Ten years ago, my mother called me to say she had just been diagnosed with leukemia. She was being admitted the very next day to undergo an aggressive chemo regimen. I had to put this near-hysteria-losing-my-mind panic somewhere. So, I started to walk-jog-walk to keep my world from crumbling.
Then I was running. When I run, I become centered again.
I ran through being laid off. I ran through my divorce, through packing up my home of 20 years and moving the kids to a new town, new school, new job.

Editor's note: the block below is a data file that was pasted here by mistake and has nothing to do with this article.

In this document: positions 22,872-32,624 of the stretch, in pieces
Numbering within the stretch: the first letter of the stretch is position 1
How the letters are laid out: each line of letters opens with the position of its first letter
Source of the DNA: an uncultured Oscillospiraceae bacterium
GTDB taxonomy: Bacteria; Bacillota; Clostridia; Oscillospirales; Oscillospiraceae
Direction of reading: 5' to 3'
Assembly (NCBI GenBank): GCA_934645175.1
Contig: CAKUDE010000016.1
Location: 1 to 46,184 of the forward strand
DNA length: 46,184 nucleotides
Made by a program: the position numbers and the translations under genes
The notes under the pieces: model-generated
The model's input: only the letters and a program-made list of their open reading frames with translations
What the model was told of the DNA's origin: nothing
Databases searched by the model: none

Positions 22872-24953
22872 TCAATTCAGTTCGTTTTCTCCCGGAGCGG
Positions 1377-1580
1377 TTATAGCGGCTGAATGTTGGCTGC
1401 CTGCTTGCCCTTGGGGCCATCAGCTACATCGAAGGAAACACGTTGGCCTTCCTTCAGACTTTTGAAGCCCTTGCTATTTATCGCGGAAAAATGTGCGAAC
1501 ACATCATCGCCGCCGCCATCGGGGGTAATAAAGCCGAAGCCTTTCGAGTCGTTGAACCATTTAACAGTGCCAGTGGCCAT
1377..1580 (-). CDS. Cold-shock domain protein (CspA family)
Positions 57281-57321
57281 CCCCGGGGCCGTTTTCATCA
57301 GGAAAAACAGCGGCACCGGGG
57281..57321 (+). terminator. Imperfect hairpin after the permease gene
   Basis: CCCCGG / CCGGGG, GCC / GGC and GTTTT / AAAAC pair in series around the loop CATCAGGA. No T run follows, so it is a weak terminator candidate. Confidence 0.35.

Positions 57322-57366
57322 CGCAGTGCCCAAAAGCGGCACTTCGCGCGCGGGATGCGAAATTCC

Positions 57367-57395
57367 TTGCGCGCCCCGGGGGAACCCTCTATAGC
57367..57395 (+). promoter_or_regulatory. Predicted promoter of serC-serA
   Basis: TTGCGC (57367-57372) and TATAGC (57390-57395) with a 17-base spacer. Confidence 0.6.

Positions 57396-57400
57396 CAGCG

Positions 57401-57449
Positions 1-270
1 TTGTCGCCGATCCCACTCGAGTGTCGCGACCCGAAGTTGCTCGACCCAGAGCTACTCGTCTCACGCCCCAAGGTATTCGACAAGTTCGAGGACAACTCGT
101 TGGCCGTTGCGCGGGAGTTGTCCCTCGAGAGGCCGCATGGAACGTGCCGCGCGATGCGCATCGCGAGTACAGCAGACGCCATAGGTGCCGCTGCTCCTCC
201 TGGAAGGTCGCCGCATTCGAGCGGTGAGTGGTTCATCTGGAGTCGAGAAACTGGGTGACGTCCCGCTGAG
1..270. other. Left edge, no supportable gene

I ran through dual diagnoses of my kids’ severe depression, the ever-present fear of teen suicide, the constant, self-blaming voice in my head that “I have failed as a mom.”
You have to be strong for your kids. Game face was on until I could lace up my running shoes and fall apart on the asphalt knowing that by the end of my run I would be re-glued again. Running asks only one thing: for me to be me. Slow me, strong me, whimpering me, fast me – whichever Me shows up, it is still okay. My runs make me a better mom, daughter, and friend-to-self.
I run to restore my place of peace.
Bridget is a mother of two, ages 20 and 16.